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Call of the West
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Album: Call of the West
# Song Title   Time
1)    Tomorrow
2)    Lost Weekend
3)    Factory
4)    Look at Their Way
5)    Hands of Love
6)    Mexican Radio
7)    Spy World
8)    They Don't Want Me
9)    On Interstate 15
10)    Call of the West
 

Album: Call of the West
# Song Title   Time
1)    Tomorrow
2)    Lost Weekend
3)    Factory
4)    Look at Their Way
5)    Hands of Love
6)    Mexican Radio
7)    Spy World
8)    They Don't Want Me
9)    On Interstate 15
10)    Call of the West
 
Product Description
Product Details
Performer Notes
  • Wall Of Voodoo: Stannard Ridgway (vocals, harmonica, keyboards); Marc Moreland (6 & 12-string guitars); Chas T. Gray (synthesizer, bass, background vocals); Joe Nanini (drums, percussion).
  • Recorded at Hit City, Los Angeles, California.
  • Personnel: Stan Ridgway (vocals, harmonica, keyboards); Charles T. Gray (vocals, synthesizer, background vocals); Joe Nanini (vocals, drums, percussion); Marc Moreland (guitar, 12-string guitar); Louis Rivera (percussion).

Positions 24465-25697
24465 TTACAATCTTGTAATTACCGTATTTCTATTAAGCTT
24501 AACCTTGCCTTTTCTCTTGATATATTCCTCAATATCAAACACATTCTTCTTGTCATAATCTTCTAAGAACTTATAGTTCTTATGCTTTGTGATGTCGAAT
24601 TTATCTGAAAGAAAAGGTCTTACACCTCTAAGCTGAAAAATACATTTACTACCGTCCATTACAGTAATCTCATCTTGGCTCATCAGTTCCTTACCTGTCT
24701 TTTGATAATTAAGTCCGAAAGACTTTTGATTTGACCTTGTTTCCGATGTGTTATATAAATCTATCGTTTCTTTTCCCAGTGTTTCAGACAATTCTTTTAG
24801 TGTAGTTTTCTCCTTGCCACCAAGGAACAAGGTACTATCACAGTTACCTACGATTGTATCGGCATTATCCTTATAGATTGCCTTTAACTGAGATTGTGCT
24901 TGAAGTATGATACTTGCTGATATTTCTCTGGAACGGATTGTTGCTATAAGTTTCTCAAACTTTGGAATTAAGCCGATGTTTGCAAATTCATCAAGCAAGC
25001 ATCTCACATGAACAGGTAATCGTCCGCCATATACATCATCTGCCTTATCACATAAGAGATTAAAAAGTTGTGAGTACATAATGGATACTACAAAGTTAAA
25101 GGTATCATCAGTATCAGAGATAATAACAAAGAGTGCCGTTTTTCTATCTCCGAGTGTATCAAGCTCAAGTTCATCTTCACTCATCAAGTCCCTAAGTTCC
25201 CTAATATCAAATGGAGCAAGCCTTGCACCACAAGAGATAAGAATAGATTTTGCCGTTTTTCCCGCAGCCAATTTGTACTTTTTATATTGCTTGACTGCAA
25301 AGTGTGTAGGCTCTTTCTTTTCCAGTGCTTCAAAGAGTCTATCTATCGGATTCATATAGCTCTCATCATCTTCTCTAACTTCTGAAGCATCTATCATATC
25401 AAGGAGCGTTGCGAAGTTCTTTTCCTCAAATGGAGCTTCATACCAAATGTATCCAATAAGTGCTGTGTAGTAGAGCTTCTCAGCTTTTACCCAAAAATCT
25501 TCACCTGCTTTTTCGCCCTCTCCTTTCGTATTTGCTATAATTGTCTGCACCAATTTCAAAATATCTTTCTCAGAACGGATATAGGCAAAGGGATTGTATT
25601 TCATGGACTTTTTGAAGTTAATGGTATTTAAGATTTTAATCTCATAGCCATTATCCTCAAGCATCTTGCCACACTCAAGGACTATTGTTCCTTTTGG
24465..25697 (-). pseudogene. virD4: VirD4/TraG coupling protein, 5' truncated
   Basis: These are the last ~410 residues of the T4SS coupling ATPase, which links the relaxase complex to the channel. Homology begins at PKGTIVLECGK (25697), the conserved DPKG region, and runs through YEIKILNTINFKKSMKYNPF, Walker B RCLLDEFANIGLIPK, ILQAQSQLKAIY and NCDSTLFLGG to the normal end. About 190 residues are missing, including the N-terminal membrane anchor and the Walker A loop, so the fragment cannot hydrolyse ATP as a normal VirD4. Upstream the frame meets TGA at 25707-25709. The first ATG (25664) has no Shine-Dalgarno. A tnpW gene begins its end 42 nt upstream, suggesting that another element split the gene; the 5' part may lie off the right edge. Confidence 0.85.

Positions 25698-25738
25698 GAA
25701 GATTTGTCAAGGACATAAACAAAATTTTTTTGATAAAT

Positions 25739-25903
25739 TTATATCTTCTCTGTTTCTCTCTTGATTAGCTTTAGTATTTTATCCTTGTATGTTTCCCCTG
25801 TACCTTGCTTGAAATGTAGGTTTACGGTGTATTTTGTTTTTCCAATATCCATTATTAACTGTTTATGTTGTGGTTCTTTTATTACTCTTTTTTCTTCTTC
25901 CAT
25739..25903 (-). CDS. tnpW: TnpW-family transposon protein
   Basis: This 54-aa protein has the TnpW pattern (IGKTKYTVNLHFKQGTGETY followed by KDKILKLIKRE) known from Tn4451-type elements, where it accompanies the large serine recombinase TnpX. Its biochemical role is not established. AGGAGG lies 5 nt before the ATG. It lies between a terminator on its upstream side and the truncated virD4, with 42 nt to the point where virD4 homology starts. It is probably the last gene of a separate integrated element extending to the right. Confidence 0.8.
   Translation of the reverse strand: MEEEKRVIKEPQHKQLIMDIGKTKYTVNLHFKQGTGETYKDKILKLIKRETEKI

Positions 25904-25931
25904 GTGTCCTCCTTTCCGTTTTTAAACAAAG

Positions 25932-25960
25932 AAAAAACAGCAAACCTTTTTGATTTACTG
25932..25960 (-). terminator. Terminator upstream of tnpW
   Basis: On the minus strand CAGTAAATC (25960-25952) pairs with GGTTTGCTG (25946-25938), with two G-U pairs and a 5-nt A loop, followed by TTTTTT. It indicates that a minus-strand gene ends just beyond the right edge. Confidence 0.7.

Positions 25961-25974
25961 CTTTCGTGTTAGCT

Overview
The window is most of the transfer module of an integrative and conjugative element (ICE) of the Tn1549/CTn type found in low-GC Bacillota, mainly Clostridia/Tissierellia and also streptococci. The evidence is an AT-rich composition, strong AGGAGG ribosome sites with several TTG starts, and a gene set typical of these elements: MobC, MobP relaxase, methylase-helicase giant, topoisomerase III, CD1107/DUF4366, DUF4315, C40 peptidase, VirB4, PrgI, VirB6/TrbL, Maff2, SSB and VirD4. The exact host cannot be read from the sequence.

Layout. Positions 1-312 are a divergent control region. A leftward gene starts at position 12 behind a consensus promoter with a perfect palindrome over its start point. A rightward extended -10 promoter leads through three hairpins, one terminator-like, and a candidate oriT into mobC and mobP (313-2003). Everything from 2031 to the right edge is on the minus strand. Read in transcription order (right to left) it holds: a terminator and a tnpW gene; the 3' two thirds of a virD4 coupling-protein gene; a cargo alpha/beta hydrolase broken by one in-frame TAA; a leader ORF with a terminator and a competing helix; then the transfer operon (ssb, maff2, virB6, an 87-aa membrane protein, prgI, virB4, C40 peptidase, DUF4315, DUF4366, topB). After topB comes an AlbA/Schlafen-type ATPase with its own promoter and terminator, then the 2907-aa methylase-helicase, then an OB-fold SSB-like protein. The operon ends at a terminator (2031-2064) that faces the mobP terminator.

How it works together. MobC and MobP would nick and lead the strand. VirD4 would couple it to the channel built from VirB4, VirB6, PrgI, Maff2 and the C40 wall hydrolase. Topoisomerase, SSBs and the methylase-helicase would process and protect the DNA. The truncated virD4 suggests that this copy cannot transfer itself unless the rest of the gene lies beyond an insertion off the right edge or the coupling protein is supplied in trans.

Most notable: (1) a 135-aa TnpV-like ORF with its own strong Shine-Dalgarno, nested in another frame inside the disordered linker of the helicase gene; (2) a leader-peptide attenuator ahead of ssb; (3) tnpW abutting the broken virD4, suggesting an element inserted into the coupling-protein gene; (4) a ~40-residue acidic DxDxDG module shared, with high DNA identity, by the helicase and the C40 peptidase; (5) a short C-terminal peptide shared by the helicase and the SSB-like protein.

• Wall of Voodoo's second full-length album, Call of the West, was a noticeably more approachable work than their debut, Dark Continent, and it even scored a fluke hit single, "Mexican Radio," a loopy little number about puzzled American tourists that's easily the catchiest thing on the album. But while Wall of Voodoo's textures had gotten a bit less abrasive with time, the band's oddball minor-key approach was still a long way from synth pop, and frontman Stan Ridgway's songs were Americana at it's darkest and least forgiving, full of tales of ordinary folks with little in the way of hopes or dreams, getting by on illusions that seem more like a willful denial of the truth the closer you get to them. There's a quiet tragedy in the ruined suburbanites of "Lost Weekend" and the emotionally stranded working stiff of "Factory," and the title song, which follows some Middle American sad sack as he chases a vague and hopeless dream in California, is as close as pop music has gotten to capturing the bitter chaos of the final chapter of Nathaniel West's The Day of the Locust. In other words, anyone who bought Call of the West figuring it would feature another nine off-kilter pop tunes like "Mexican Radio" probably recoiled in horror by the time they got to the end of side two. But there's an intelligence and wounded compassion in the album's gallery of lost souls, and there's enough bite in the music that it remains satisfying two decades on. Call of the West is that rare example of a new wave band scoring a fluke success with what was also their most satisfying album. ~ Mark Deming
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